Glossary of Finance and Economic Terms (N-R)
Please Note: All definitions used in this glossary were derived from the Freddie Mac Seller/Servicer Guide glossary. For specific information governing the use of material presented on this website, see our Terms & Conditions.
Negative Equity. Condition achieved when the market value of a property declines by more than the borrower’s equity position--that is, the sum of the original down payment, any loan principal repayments and house-price appreciation. For example, suppose a borrower puts down $20,000 to buy a home, and the value of the property promptly declines by more than $25,000. The negative equity amounts to $5,000, meaning the borrower would have to pay $5,000 out-of-pocket to immediately refinance into a 0-percent equity loan at a lower interest rate.
No-Closing-Cost Mortgage. Loan that transfers to a lender the borrower’s responsibility to pay the fees associated with executing a mortgage. Fees often can exceed $5,000. This arrangement frees borrowers of the need to bring cash to the closing table when refinancing, rendering obsolete the guidance that interest rates must drop by 2 percentage points before the new loan payments prove sufficient to offset refinancing costs.
Nonconforming Mortgage. Loan in an amount that exceeds the qualification limits for GSE purchase or government insurance or warranty. See jumbo mortgage.
Notional. Dollar amount upon which the cash flows of a derivative are calculated. For example, an interest-rate swap exchanges interest payments; the payments are calculated by multiplying the interest rate by the notional amount.
Off-Balance Sheet. Accounting treatment for an item that generally is described in a disclosure footnote on a firm’s balance sheet. The investment does not count as an on-balance-sheet asset or liability either because the firm cannot quantify its value or because the value is contingent on future events. The item is entered on the balance sheet when its value is later determined.
On-Balance Sheet. Assets and liabilities shown on a firm’s balance sheet to reflect its financial condition. The balance sheet is a summary of financial positions recorded in accordance with accounting conventions.
Optimum Capital. With respect to residential-mortgage finance, the point at which the incremental benefits to society of lower mortgage costs balance the incremental costs to society of lower institutional bankruptcy risk.
Option. Financial agreement giving an investor the right--but not the obligation--to buy (call option) or sell (put option) a good, security or currency at a prearranged price within a specified time period.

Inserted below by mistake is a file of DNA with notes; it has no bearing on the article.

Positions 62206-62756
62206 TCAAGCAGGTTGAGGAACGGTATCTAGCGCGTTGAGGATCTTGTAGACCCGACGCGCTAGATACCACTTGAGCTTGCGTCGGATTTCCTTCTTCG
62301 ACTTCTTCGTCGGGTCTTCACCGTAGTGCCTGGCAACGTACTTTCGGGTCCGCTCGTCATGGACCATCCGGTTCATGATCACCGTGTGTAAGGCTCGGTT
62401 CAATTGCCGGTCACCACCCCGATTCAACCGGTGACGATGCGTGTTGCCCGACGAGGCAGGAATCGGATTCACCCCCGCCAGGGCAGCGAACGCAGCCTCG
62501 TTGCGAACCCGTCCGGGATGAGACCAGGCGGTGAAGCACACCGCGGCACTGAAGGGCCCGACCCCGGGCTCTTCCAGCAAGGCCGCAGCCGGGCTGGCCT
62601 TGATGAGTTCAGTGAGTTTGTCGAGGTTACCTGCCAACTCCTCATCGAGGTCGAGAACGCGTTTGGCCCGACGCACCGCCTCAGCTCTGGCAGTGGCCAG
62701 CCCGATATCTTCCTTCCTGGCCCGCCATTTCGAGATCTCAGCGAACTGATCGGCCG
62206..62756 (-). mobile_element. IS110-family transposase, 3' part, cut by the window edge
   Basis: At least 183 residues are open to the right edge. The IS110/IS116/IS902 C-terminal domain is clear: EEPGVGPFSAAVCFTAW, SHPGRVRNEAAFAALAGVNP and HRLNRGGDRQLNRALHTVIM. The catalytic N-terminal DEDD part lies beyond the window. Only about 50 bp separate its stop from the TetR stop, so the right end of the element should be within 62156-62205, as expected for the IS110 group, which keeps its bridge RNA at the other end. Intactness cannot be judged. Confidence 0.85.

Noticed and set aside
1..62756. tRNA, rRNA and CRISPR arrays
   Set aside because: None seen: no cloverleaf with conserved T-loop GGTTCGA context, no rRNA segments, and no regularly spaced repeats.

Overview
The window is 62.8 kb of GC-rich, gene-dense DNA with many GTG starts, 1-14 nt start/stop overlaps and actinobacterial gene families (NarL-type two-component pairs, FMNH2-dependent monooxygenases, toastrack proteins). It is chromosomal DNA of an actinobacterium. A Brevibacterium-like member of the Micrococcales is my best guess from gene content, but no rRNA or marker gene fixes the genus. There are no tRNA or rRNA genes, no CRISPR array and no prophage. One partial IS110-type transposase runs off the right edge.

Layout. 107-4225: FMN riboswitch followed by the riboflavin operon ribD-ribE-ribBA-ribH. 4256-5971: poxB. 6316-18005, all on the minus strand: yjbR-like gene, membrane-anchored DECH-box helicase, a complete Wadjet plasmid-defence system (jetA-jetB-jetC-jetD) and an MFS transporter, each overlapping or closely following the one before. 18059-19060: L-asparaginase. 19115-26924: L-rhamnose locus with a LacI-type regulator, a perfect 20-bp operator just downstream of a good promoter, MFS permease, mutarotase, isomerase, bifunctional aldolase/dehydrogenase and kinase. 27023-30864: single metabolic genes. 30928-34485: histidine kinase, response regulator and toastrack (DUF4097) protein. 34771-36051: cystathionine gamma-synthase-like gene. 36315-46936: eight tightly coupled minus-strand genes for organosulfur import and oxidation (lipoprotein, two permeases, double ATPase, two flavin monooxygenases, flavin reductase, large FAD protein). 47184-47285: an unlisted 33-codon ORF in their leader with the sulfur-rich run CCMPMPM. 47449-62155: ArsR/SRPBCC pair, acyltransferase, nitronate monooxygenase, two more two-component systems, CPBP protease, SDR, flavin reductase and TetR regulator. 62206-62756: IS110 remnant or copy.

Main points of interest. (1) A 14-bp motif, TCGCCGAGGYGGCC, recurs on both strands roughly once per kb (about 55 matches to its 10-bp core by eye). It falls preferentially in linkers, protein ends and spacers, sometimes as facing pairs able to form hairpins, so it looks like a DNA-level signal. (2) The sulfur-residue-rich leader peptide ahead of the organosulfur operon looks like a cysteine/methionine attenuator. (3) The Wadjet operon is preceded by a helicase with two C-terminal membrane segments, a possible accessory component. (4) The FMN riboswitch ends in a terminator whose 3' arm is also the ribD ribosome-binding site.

Paid-In Capital. Capital received from investors in exchange for stock, as distinguished from capital generated from Retained Earnings Includes common and preferred stock.
Payment Cap. Limit on the amount a loan payment may increase or decrease over the life of an adjustable-rate mortgage..
Personal Cash. As defined by Freddie Mac’s underwriting guidelines, the following loan-applicant funds can count as part of a borrower's down payment: savings, checking account money on deposit, loan proceeds when fully secured by the borrower’s owned assets, proceeds from the sale of owned assets, net proceeds from the trade-in of a prior home, prior rent credit, trust fund disbursements, verifiable cash deposits and pooled funds from extended family members. The value of lots owned by the loan applicant qualifies as well.
Pool Insurance. Credit enhancement that lowers the cost of default insurance for liabilities that are grouped together. The collateral required for each loan can be reduced when loans are part of a pool because the chance of a single loan going into default is higher than the chance of all loans in a pool going into default, assuming the reasons for default are unrelated.
Portfolio Effect. See Diversification Effect.
Pre-Commitment. Experimental approach to capital-adequacy regulation that permits a bank to specify in advance the amount of capital needed to cover its Trading-Book risk exposure over a quarter. If the loss threshold is exceeded, the bank then faces penalties that could range from public disclosures to additional capital requirements or fines.
Preferred Equity. Stock ownership in a firm that gives preferred shareholders a senior claim over common shareholders on the assets of a firm in the event of bankruptcy. A firm must pay preferred dividends, according to a contractually specified schedule at a rate that is either fixed or floating, before it can pay dividends to common shareholders. Shareholders cannot redeem their stock through the firm but can sell the shares privately.